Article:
(This post is part three of the series Heading Out to Sea after the Coronavirus in Croatia, focusing on our sailing journey to the islands in the Adriatic after restrictions let up in Croatia.)
After our meeting with the Austrian/American couple the previous evening, we headed to the island of Silba from Mali Lošinj early the next morning to a crystal clear cove on the western side of the island. Staying in a cove (called an “uvala” in Croatian) is a great option when sailing the islands as you can tie up your boat to a mooring ball or anchor off the coast and just use a dinghy to travel back and forth to land. It gives you more privacy than a marina as the mooring balls are somewhat distant from each other (depending on the cove), and they are usually a much cheaper option.
We were meeting a German couple we had met a few days ago on Mali Lošinj in this cove as we had planned to explore the island together. The island has a rugged beauty with many beautiful flowers and interesting plants that grow wild. And that blue turquoise water is so refreshing when the temperatures are warmer.
The Gateway to Dalmatia
Silba, known as the gateway to Dalmatia, is a uniquely beautiful and relaxed place that boasts no cars or trucks and even limits bike riding to certain times of the day. Small tractors are allowed to deliver supplies and pick up trash, but their time is limited as well. Even the mail on the island is delivered by tractor.
The lack of vehicles gives the island a peaceful and romantic atmosphere and it was especially quiet in late May after the corona restrictions were lifted. A few locals sat having a pivo (beer) or coffee at a little cafe in the center of the island, but other than that there were very few people out and about.
The Romance of Silba
As testament to the romantic atmosphere of Silba, there is a 15-meter tower called the Toreta or the Tower of Love, that is right near the central part of the old town. The tower with its spiral staircase leads to incredible views on all sides of the island, and to be up there and look out at the sea as the sun sets is just pure magic.
It is called the Tower of Love because, according to the locals, the Croatian sea captain Peter Marinić built it in the late 1800s as a memorial to his love who he left and went to sea, intent on marrying her when he returned. It didn’t happen, but what did happen was his girlfriend grew tired of waiting for him and married someone else. Yikes.
Upon returning and finding this out he was very distraught, of course, but then he saw her daughter who looked like a younger version of his lost love. The story goes on that he waited for this girl to become an adult and then married her. It’s all there on the sign in front of the tower in Croatian, English, and Italian. It’s a little weird, I know, but it was the 1800s. And the tower is really cool.
Our newly found friends Franz and Eva-Maria, who we met up with in Silba, had never climbed the steps to the tower before, and while the tower is not that high, the steps can be a little daunting as they hug the edge of the tower and are very narrow. But the views of the sea on both sides of the island once you are up there are really magnificent. And definitely worth it.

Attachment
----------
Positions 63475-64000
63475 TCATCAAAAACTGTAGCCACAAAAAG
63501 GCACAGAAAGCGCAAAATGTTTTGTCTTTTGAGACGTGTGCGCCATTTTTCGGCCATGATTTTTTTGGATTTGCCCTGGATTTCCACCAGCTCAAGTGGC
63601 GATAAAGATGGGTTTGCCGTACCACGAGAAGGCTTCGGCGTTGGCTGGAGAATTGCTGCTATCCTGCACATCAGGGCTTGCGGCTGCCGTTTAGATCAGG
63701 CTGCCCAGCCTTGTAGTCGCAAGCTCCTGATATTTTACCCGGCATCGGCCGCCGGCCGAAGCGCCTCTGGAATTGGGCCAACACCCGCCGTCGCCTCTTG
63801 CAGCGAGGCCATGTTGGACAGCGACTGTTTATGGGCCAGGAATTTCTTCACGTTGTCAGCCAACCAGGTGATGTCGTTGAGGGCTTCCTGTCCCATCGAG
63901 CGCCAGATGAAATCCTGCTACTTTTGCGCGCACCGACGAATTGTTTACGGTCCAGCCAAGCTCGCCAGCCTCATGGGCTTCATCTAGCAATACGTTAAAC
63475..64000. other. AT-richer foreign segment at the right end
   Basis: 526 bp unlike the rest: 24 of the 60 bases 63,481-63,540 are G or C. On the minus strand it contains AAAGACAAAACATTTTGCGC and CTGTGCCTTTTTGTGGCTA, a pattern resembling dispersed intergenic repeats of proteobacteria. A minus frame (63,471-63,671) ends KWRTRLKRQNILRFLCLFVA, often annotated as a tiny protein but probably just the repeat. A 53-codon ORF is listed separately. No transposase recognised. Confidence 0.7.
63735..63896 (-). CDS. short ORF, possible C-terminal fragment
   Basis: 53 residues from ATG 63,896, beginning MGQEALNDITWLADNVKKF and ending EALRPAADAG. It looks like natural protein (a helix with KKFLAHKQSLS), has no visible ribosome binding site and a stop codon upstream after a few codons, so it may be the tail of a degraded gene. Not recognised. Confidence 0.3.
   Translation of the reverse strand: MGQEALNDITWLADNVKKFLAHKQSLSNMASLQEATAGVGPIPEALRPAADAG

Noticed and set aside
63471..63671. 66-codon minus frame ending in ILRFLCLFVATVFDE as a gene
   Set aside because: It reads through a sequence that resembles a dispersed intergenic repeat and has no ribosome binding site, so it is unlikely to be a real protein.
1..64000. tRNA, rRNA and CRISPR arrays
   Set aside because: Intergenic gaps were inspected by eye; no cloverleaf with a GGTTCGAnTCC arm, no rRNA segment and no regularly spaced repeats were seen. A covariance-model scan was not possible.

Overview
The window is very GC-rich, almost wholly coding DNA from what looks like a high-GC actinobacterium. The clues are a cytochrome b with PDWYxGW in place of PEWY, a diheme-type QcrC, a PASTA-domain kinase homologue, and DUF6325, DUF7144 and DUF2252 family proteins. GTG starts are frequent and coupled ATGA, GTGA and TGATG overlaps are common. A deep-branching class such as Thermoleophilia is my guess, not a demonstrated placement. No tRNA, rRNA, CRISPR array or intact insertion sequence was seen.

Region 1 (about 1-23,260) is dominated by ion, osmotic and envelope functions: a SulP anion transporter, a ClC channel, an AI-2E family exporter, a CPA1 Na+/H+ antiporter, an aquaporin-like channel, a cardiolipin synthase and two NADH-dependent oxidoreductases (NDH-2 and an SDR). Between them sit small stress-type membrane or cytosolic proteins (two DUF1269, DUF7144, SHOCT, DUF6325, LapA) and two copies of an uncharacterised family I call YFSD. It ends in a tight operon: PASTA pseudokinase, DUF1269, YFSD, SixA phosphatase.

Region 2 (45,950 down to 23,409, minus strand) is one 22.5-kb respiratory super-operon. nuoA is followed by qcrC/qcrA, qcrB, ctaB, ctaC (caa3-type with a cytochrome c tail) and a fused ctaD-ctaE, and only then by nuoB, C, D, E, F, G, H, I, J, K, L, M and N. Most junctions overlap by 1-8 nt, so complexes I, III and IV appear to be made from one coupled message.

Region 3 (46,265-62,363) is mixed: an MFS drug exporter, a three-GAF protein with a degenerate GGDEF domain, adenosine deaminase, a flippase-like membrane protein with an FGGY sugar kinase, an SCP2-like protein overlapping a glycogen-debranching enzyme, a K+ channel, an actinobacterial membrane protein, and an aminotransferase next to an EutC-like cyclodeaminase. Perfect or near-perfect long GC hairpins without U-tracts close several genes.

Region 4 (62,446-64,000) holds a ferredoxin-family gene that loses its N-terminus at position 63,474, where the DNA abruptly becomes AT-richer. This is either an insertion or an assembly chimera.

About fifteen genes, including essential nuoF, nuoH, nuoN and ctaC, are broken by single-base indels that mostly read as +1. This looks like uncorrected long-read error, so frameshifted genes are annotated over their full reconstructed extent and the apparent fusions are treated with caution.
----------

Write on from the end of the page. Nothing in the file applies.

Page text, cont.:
They were glad they went up to the top.
Looking Back to More Carefree Days
The first time we visited Silba back in early June of 2019, the island was humming with activity as the families of many of the residents take the ferries from the Croatian mainland during the summer and spend their vacations on the island. We watched the big Jadrolina ferry pull up to the dock and family members welcoming their children or grandchildren or saying their goodbyes to them.
There was something very touching about watching these farewells and welcomes, especially being away from our adult children in the USA, who we miss terribly. I was misty-eyed when I saw it in 2019, but in today’s environment with people stuck on all corners of the globe separated from their loved ones, I think I would be bawling my eyes out watching people being reunited or saying farewells to loved ones.
Things have changed so much, haven’t they?
Tourists were plentiful and filled the beaches of the quiet island at that much more “normal” time in 2019. On this visit after the coronavirus, the island was much quieter and emptier. But still very beautiful. I fell in love with the hollyhock growing wild everywhere.
We had such a great afternoon exploring Silba with our friends and it felt strange that when we left them, we felt like we’d known them for much longer. Maybe it was the shared experience of living through the pandemic or just being fellow sailors. In the evening after a visit to their boat aboard our dinghy, we promised to catch up with them again when they passed through Pula later in the month on their way back to their home port in Vrsar. Eva-Maria sent me away with a jar of her homemade marmalade that I would stow away for our next sailing trip to the Kornati islands in late June. We said our goodbyes and felt fortunate to have met them in such uncertain times.
COMING SOON: Our next stop would be at the island of Zverinac on the way to our final destination of Telašćica National Park. It was to be an interesting and unexpected pleasure on this first sailing trip away from our marina after the restrictions were lifted in Croatia. Thanks for coming along on our journey and hope you will continue to follow us. Ciao!